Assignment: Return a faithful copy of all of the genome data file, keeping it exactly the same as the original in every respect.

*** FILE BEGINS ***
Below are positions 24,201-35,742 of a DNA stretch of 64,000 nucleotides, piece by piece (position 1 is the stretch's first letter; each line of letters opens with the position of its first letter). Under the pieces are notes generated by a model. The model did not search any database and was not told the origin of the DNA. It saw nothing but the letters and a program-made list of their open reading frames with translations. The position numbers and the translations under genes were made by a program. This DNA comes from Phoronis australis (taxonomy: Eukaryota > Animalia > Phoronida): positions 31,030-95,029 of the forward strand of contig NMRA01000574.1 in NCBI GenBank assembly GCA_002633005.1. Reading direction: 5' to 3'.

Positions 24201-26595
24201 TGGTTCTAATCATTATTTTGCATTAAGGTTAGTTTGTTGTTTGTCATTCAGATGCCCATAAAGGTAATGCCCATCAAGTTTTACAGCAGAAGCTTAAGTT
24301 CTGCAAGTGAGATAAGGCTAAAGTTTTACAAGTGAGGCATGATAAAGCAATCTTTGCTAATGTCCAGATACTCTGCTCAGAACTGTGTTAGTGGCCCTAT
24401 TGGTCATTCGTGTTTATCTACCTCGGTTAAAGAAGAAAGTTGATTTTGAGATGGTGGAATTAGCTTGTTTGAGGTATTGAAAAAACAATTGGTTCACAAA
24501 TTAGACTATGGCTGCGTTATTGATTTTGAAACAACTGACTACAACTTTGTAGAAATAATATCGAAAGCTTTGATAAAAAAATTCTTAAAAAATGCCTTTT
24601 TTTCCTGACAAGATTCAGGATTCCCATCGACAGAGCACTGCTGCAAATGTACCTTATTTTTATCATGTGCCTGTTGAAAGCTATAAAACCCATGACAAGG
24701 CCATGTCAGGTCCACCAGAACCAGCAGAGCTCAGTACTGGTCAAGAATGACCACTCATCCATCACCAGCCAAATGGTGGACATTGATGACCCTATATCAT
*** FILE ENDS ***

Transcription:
Below are positions 24,201-35,742 of a DNA stretch of 64,000 nucleotides, piece by piece (position 1 is the stretch's first letter; each line of letters opens with the position of its first letter). Under the pieces are notes generated by a model. The model did not search any database and was not told the origin of the DNA. It saw nothing but the letters and a program-made list of their open reading frames with translations. The position numbers and the translations under genes were made by a program. This DNA comes from Phoronis australis (taxonomy: Eukaryota > Animalia > Phoronida): positions 31,030-95,029 of the forward strand of contig NMRA01000574.1 in NCBI GenBank assembly GCA_002633005.1. Reading direction: 5' to 3'.

Positions 24201-26595
24201 TGGTTCTAATCATTATTTTGCATTAAGGTTAGTTTGTTGTTTGTCATTCAGATGCCCATAAAGGTAATGCCCATCAAGTTTTACAGCAGAAGCTTAAGTT
24301 CTGCAAGTGAGATAAGGCTAAAGTTTTACAAGTGAGGCATGATAAAGCAATCTTTGCTAATGTCCAGATACTCTGCTCAGAACTGTGTTAGTGGCCCTAT
24401 TGGTCATTCGTGTTTATCTACCTCGGTTAAAGAAGAAAGTTGATTTTGAGATGGTGGAATTAGCTTGTTTGAGGTATTGAAAAAACAATTGGTTCACAAA
24501 TTAGACTATGGCTGCGTTATTGATTTTGAAACAACTGACTACAACTTTGTAGAAATAATATCGAAAGCTTTGATAAAAAAATTCTTAAAAAATGCCTTTT
24601 TTTCCTGACAAGATTCAGGATTCCCATCGACAGAGCACTGCTGCAAATGTACCTTATTTTTATCATGTGCCTGTTGAAAGCTATAAAACCCATGACAAGG
24701 CCATGTCAGGTCCACCAGAACCAGCAGAGCTCAGTACTGGTCAAGAATGACCACTCATCCATCACCAGCCAAATGGTGGACATTGATGACCCTATATCAT